This may chafe some people, but I do not subscribe to the idea of being “stuck in one’s ways.” I don’t care if you are 95 or 12 years old, if you are a part of this world, you have a responsibility to do the best you can to live a respectful and informed life. I don’t pretend that this is easy. It is hard to unlearn and alter deeply ingrained patterns of thought and living (trust me, I have learned this the hard way). However, it is flat-out impossible if we can’t honestly ask ourselves whether or not the opinions, beliefs, or actions by which we define ourselves are healthy and life-giving or not. Too often, we take for granted the kind of person we are and just expect everyone to conform to that reality. Otherwise, they can go kick rocks.

Interestingly enough, that is exactly the attitude Israel seems to be taking with the servant in Isaiah 53, and it is certainly the cultural climate that put Jesus on the cross. People who thought their way was above reproach and worthy of full acceptance did not take kindly to the “snowflake” talking about love, justice, and caring for those at the bottom of the socioeconomic totem pole (regardless of whether or not we think they deserve it!). Even today, followers of Jesus are put off by some of his teachings, and even flat-out ignore them when it comes to “practical” matters like politics, finances, and how we deal with difference. At the end of the day, the idea was that Jesus put himself on the cross for daring to challenge the religious and governing authorities of his time.

What does this have to do with how you, me, and how we treat each other?

Too often, our assumption seems to be that if our words or actions hurt others, the problem is with how weak they are as opposed to how crappy we are acting in a given moment. We blame others for a sin for which we will eventually have to answer. After all, which do you think God is going to take issue with: the fact that someone is sensitively offended by my prejudicial language or the fact that I don’t care and even persist in said behavior? You can bet I will be the one in the hot seat, no matter what rights I feel I am entitled to.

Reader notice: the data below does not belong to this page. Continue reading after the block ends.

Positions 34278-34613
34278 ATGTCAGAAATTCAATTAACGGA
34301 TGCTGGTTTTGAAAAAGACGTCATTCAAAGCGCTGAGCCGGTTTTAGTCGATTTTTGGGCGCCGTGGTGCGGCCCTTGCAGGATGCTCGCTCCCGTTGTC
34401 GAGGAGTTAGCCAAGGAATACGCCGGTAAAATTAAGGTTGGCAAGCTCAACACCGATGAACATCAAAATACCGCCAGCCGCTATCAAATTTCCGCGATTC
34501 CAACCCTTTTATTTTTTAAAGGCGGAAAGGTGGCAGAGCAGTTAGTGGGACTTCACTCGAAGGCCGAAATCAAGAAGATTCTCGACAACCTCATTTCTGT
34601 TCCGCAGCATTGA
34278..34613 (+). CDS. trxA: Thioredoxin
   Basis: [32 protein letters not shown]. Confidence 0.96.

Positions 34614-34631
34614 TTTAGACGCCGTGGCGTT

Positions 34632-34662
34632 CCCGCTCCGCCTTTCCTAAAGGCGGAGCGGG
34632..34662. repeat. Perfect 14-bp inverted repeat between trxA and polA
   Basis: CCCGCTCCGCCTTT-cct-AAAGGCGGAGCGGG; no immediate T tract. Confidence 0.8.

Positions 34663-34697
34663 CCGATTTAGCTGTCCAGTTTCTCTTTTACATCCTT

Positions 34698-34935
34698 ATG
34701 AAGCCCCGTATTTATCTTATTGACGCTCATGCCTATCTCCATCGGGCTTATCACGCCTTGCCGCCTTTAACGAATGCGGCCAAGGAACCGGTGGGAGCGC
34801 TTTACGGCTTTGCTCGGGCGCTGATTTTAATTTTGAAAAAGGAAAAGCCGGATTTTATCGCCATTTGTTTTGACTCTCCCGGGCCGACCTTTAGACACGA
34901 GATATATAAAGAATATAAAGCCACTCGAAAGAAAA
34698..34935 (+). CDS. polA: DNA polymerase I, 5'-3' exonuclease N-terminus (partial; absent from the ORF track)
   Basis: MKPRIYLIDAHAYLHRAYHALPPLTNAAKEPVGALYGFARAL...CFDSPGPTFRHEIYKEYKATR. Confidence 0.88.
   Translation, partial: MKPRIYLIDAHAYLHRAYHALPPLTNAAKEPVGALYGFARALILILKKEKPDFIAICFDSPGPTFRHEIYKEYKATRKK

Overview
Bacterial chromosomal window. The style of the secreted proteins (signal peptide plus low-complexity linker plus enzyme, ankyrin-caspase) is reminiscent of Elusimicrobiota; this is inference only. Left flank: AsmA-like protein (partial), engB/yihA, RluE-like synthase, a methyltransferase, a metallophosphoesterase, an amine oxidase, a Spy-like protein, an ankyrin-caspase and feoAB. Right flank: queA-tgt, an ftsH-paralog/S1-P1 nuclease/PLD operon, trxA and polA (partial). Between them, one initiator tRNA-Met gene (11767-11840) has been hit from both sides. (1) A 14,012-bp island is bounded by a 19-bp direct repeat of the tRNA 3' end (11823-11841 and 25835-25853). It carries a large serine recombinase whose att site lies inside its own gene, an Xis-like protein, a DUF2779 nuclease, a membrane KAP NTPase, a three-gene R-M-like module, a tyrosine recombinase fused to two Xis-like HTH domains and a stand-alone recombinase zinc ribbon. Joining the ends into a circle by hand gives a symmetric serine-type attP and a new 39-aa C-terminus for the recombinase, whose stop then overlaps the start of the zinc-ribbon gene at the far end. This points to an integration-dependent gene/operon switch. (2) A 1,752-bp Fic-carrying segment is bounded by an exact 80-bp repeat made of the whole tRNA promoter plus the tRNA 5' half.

That’s a small example regarding how people treat the sensitive or offended, but you can take that template to any extreme you want. What about blaming the medically uninsured American because I voted for the guys who wanted to take the insurance they had away? Perhaps it’s blaming that “pig-headed” conservative family member for all the times I called them backward, racist, and ignorant? Could it be blaming the abused person we know for the psychological conditioning and brutal actions of the jerk laying hands on her? What if I blamed my spouse for my infidelity? As you can see, the gate truly “is wide and the road is easy that leads to destruction, and there are many who take it” (Matthew 7:13).

We all do this in one way or another. I get asked why I wear a crucifix necklace when “Jesus isn’t on the cross any more.” While this is in some way true, I can’t help but think Jesus is always up there. I once had a professor who said, “We crucify Christ by our ‘isms.'” Indeed, I think it is safe to say that as long as the innocent suffer and as long as we refuse to acknowledge and change those parts of ourselves that contribute to that suffering, Jesus is crucified time and time again.

This is a harsh teaching, but it is also a blessed one. Just as we put Jesus back on the cross, we also have the freedom to not do that. If we put even the slightest effort into changing our habits and lifestyles to better care for others, we begin to mend the wounds of Christ instead of causing them. Every moment we set our pride or fragile ego aside and act for the good of all, we experience in some small way the resurrection of Christ, made complete at the end of our days.

Now, this won’t always be easy. People like to believe that true change is impossible. “We are who we are.” This is a shallow form of comfort that accommodates people who are too scared or stubborn to try to improve. For me, the biggest lie I had to overcome was the ideology behind that severely unhelpful phrase, “once a cheater, always a cheater.” I believed for so long that my issues with boundaries and commitment were who I was meant to be. “Perhaps I am just better off alone,” I would often think. Guess what? The day came when the Spirit within me refused to accept that, and I sought help. I talked to friends, pastors, and counselors. I faced the pain of my life and asked myself some tough questions. It wasn’t and isn’t easy at all, but for every foot of ground I gain, something in my heart breaks free and I find myself living joyfully with the woman I love. The struggles I face daily are still real. Temptation is always out there, but I have learned healthy ways of dealing with it, and I am now in a place I never thought I would be: happy. 

The same thing is possible for you, no matter the affliction you face. You are not doomed to be what others say you are, even if the “other” you are fighting the most happens to be yourself. You may think you are too old, too lost, too broken, too scared, too weak, too [insert chosen adjective here], but “What is impossible for mortals is possible for God” (Luke 18:27). It may be hard as hell, but it is worth every bit of it to experience the transforming power of God firsthand.